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Stem Cells and Colon Cancer

Stem Cells

  1. Simone Di Franco1,
  2. Antonina Benfante1,
  3. Flora Iovino1,
  4. Sebastiano Bonventre1,
  5. Francesco Dieli2,
  6. Giorgio Stassi1,3,
  7. Matilde Todaro1

Published Online: 15 JUL 2012

DOI: 10.1002/3527600906.mcb.201100021

Reviews in Cell Biology and Molecular Medicine

Reviews in Cell Biology and Molecular Medicine

How to Cite

Di Franco, S., Benfante, A., Iovino, F., Bonventre, S., Dieli, F., Stassi, G. and Todaro, M. 2012. Stem Cells and Colon Cancer. Reviews in Cell Biology and Molecular Medicine. .

Author Information

  1. 1

    University of Palermo, Department of Surgical and Oncological Sciences, Cellular and Molecular Pathophysiology Laboratory, Palermo (PA), Italy

  2. 2

    University of Palermo, Division of Immunology and Immunogenetics, Department of Biotechnology and Medical and Forensic Biopathological (DIBIMEF), Palermo (PA), Italy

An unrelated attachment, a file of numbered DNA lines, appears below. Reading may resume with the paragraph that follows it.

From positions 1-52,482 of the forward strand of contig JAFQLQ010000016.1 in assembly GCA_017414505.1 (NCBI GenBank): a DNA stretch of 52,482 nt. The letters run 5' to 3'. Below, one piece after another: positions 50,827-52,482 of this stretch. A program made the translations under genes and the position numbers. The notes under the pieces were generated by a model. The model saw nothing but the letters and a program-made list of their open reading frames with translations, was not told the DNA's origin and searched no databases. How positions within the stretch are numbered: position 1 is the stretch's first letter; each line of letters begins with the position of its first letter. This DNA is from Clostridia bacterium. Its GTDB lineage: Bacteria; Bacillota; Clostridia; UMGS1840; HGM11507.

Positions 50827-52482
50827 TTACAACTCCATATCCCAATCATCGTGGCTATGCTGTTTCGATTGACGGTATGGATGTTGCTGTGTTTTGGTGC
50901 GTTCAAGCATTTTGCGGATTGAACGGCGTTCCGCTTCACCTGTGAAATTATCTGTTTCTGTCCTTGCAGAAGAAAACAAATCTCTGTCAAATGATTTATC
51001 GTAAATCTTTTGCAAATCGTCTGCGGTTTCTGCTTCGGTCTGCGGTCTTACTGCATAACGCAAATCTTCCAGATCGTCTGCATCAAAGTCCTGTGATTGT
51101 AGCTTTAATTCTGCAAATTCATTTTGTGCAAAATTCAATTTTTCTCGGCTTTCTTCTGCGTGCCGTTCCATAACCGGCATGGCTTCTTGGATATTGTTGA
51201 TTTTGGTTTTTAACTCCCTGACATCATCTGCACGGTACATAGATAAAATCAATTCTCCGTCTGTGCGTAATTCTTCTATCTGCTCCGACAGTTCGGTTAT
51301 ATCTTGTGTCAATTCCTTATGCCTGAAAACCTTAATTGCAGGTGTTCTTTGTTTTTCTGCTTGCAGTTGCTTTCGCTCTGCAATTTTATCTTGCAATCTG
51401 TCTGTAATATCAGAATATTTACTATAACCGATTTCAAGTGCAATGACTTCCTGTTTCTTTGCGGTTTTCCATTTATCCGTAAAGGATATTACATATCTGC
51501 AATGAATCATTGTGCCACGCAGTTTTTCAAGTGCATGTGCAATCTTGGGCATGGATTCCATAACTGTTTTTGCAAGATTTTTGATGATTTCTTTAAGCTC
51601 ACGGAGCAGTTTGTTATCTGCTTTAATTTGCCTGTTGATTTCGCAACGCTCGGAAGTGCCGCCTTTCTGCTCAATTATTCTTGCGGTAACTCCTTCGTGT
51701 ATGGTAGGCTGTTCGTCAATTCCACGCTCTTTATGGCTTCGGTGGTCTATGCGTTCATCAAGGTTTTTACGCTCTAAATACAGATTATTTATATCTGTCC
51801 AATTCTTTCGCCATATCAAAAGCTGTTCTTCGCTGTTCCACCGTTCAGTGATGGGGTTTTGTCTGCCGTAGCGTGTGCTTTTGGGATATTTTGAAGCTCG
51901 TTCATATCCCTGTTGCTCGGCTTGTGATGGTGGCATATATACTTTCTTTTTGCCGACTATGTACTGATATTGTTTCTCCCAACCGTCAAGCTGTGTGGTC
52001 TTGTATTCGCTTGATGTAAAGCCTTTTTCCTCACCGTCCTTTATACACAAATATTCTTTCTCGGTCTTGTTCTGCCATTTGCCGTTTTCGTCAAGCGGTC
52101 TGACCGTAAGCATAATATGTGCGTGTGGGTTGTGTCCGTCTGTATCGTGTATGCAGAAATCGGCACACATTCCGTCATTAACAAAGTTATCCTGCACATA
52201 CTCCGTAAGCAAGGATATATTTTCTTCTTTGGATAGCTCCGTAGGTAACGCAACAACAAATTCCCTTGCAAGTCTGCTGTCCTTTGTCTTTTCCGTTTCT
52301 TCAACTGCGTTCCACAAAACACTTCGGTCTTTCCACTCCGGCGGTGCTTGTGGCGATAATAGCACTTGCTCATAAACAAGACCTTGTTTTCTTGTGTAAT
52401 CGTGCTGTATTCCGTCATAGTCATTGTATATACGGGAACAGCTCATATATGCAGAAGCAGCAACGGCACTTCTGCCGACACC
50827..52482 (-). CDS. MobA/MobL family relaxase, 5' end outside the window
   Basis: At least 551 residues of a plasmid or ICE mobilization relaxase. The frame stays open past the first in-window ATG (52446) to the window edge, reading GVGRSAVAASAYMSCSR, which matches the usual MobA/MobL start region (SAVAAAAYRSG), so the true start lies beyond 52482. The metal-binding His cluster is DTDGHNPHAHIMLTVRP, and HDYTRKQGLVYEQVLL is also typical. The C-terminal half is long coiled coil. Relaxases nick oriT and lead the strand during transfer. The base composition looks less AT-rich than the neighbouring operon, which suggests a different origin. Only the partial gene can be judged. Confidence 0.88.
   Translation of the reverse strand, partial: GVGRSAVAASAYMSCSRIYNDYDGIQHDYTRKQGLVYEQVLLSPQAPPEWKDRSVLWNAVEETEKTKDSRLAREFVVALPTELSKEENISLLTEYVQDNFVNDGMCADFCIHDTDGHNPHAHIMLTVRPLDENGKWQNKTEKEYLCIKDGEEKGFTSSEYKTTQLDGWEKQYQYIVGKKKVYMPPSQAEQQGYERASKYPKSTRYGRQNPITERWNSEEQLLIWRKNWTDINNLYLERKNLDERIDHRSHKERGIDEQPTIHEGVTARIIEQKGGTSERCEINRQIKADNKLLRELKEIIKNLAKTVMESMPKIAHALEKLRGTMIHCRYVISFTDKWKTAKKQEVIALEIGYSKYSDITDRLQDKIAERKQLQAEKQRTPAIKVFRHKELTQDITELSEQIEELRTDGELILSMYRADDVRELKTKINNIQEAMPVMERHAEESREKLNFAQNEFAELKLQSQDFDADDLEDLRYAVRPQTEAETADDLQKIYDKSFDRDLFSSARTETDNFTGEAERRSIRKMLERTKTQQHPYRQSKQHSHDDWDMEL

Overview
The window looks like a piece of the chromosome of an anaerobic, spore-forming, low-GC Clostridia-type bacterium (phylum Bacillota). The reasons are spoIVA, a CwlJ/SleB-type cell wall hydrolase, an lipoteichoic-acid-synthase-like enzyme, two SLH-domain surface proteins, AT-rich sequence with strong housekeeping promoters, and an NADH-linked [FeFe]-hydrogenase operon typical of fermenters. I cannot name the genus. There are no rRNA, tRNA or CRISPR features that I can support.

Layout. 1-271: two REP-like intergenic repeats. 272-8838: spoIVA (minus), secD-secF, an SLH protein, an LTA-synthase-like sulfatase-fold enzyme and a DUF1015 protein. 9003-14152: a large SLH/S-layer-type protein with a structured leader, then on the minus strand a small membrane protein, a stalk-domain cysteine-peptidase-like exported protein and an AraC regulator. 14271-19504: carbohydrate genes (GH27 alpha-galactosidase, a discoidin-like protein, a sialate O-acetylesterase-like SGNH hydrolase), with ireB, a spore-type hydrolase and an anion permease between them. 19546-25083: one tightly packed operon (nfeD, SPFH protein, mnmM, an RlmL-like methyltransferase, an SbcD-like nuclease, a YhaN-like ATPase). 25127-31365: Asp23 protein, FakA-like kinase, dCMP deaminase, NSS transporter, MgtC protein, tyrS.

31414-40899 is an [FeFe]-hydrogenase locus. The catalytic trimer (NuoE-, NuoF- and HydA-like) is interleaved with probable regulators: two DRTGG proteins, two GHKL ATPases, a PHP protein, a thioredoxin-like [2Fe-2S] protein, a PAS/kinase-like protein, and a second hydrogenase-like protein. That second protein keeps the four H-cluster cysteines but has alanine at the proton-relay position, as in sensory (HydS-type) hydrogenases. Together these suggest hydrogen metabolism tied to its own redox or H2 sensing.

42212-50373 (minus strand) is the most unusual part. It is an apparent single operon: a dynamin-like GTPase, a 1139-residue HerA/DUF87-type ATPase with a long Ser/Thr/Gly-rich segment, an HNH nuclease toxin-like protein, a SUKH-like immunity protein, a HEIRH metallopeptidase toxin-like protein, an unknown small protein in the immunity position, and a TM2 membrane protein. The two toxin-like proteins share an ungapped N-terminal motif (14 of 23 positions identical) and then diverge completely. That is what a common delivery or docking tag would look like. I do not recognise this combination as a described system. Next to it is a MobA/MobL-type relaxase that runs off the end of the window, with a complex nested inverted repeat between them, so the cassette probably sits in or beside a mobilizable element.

3. 3

    IRCCS Fondazione Salvatore Maugeri, Department of Cellular and Molecular Oncology, Pavia (PV), Italy

Publication History

  1. Published Online: 15 JUL 2012


The current concept of tumorigenesis suggests that cancers arise and are “driven” by cells with stem cell-like properties, known as cancer stem cells (CSCs), which share many functional and molecular features with normal stem cells. Self-renewal key pathways (e.g., Wnt, Notch, and Hedgehog) are tightly regulated in normal stem cells, but are impaired in CSCs. For instance, active Wnt pathway plays a crucial role in colon cancer pathophysiology, where deregulation of the adenomatous polyposis coli (APC) gene, a negative regulator of Wnt signaling, represents one of the earliest alterations in the multistep process of colon carcinogenesis, causing early adenoma formation. Normal colon stem cells reside at the base of the crypts, in specialized regions termed “niches,” that provide a microenvironment structured to ensure their self-renewal. It is becoming increasingly clear that CSCs are involved in tumor recurrence and resistance to conventional therapies, due to high expression levels of ATP-binding cassette (ABC) transporters, slow cycling rates, and the presence of cytoprotective factors. Future therapeutic strategies should selectively target CSCs for a complete clinical remission.


  • Stem cell;
  • Colon cancer stem cell;
  • Crypt;
  • Niche